This Incredibly Fine Wine Spent 400 Days Orbiting the Earth in Space
It’s one of only 12 bottles that Space Cargo Unlimited sent to the International Space Station.
Christie’s auction house is now offering the chance to boldly go where no oenophile has gone before—in the form of a bottle of Petrus from outer space. The bottle of Petrus 2000 spent 14 months in orbit as part of a privately-funded research study on food and agriculture.
The expected cost to own it, per Christie’s private sales division: a cool $1 million. Which is of course down to its extreme rarity, but also its bespoke presentation trunk, made by Les Ateliers Victor in collaboration with Cyril Kongo in Paris, complete with a cork screw made from a meteorite that fell to Earth—as well as a bottle of Petrus 2000 which wasn’t aged in space, for the sake of comparison.
This is one of only 12 bottles that Space Cargo Unlimited sent to the International Space Station (ISS) in November of 2019. It returned unharmed after more than 400 days in space, having traveled around 186 million miles in zero gravity. The bragging rights alone are perhaps worth even more. Only a handful of people have ever tasted space-aged Bordeaux, and lived to tell the tale. Just imagine adding that to your roster of lunch stories for your cronies: there is almost no doubt it can’t be beat.
Of course even the bottle which hasn’t been in orbit is pretty exceptional, hailing from the same little 11.3-hectare plot of revered blue-clay soil on the mythical Petrus estate. Widely considered the best wine in the Pomerol appellation since at least 1886, you can find it on the carte des vins in most properly fancy restaurants—and you may well see it priced at many thousands of dollars a bottle, regardless of age or provenance, as it consistently ranks amongst the most expensive wine in the world.
The distinctive Petrus label designed in 1937 by Monsieur Roganeau, the Director of the Fine Arts School in Bordeaux, stands out as a colorful reminder that characters with passion often beget fantastic wine. In the case of Petrus, Madame Marie-Louise Loubat, who single-mindedly consolidated the ownership of this small plot of rural Bordeaux farmland in the early 20th century into what is Petrus today.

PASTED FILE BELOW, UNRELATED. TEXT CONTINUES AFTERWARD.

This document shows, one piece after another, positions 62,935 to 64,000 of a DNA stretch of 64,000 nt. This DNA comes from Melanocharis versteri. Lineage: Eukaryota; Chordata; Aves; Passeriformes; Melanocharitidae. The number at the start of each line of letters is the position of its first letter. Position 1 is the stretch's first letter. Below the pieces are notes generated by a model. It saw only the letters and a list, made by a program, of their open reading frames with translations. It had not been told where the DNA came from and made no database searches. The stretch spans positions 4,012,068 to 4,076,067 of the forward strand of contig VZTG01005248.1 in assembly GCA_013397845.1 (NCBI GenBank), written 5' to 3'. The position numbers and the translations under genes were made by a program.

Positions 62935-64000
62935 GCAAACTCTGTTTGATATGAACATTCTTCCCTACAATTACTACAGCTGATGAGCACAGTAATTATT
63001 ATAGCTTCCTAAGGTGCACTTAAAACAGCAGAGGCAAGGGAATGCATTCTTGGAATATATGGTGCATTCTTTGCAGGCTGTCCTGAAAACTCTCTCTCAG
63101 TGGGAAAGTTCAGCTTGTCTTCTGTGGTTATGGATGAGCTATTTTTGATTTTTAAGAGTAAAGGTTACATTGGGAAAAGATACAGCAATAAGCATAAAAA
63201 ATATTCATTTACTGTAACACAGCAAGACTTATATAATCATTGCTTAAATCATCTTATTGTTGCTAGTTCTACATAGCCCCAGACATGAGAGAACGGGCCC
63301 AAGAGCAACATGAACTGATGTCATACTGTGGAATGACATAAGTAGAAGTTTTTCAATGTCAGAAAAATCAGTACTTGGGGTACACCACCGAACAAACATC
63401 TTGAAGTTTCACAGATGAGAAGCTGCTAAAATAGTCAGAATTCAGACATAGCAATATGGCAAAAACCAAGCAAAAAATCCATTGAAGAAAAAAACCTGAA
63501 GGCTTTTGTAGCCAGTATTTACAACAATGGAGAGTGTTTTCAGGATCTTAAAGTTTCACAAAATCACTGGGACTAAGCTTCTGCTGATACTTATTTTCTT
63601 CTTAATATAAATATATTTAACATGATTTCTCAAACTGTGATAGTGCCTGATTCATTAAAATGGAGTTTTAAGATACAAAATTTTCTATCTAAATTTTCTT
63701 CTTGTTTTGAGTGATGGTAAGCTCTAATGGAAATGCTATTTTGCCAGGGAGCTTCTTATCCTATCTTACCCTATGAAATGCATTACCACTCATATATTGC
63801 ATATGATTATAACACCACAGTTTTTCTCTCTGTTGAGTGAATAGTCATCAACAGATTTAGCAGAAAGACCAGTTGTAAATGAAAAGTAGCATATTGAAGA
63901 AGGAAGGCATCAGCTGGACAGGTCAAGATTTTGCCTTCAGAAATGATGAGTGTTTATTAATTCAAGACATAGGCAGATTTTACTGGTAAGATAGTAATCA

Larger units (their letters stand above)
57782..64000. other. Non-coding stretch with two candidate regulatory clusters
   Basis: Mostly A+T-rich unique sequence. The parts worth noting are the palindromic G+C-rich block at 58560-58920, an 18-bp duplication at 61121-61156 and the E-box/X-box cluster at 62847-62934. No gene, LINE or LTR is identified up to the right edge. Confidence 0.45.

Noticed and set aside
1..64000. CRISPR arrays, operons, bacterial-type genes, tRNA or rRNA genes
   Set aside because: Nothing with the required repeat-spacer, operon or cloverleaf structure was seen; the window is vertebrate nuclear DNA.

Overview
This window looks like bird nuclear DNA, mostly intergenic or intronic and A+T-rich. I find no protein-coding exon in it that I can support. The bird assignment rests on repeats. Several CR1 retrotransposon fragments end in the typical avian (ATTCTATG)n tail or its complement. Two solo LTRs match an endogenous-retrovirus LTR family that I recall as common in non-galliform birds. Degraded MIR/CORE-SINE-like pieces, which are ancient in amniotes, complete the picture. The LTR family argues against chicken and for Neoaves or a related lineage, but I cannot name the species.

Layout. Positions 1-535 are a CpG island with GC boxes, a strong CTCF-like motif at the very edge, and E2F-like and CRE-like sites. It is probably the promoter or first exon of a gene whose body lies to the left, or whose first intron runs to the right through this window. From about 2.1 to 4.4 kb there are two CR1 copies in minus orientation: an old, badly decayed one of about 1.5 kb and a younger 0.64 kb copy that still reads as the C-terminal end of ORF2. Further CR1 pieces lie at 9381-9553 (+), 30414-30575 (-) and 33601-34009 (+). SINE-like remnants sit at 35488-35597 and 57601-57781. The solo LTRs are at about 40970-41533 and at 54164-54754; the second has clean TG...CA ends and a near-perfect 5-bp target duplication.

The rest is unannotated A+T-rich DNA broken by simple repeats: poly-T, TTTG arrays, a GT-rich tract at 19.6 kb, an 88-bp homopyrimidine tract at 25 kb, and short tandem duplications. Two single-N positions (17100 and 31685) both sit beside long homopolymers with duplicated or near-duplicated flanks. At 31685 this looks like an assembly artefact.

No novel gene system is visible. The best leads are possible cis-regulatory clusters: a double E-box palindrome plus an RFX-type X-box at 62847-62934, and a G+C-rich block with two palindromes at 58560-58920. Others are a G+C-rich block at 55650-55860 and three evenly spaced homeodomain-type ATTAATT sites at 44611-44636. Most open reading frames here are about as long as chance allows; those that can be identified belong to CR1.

She did this while equipped with only her hat, gloves, and charm, plus an unshakeable belief that this plot would one day make some of the finest wines in the world. She was right. But little did she know it would also make some of the finest wines out of this world too.
Some things are knowable, and learnable. Multiplication tables for instance. Or chess move permutations. But the real magic lies in the enigmatic. The things that no matter how hard you work, or how much you apply yourself, you can never quite conquer. Wine is one of these things. And an experience like no other. Unique for each of us, it depends upon how blessed or burdened we are by our quota of taste buds, nerve endings, and processing power for all things olfactory and sensory.
It also depends, like much of the rest of life, on acquiring a library of experiences against which to recognize and catalogue aromas, tastes, mouth feels, and all sorts of other information you become privy to with the first sniff, and the first sip of any wine.
This is why you will see seasoned wine connoisseurs swirl a glass presented to them before they inhale deeply of its aromas first, before taking a small sip to swish back and forth over their taste buds, sometimes noisily, with the addition of sips of air to “open up” the wine, allowing all the flavors and aromas to be experienced before swallowing.
We like to think those paying for the pleasure of exceptional wines worthy of this process are not merely substituting for Steel Reserve, Thunderbird, or Mike’s Hard Lemonade. So in a world where any Tom, Dick or Harry with loot can acquire the keys to the tasting castle of almost any wine, no matter how revered, rarity has a particular value. After all, at a certain point, much that is luxury merely becomes a contest of social standing. And if you are sipping space wine you will probably win.
The closest analogy to space Petrus in recent memory is perhaps the infamous “Jefferson” wines. Also sold at Christie’s and purported to be from the collection of Thomas Jefferson, acquired while he was the American Ambassador to France in the late 19th Century.
No one had ever tasted such old wines from such revered houses; and so the prices achieved were as spectacular as the provenance attributed to them. They remain embroiled in a whirlwind of speculation, as litigation ensued as to their true origins, but for a time this “billionaire’s vinegar” was the most revered wine to own on planet Earth.
Now supplanted, it seems, by the Petrus from Space. If you’re the lucky buyer, we urge you to uncork it, and be generous. As this has all the makings of a legendary luncheon to which I may even accept an invite.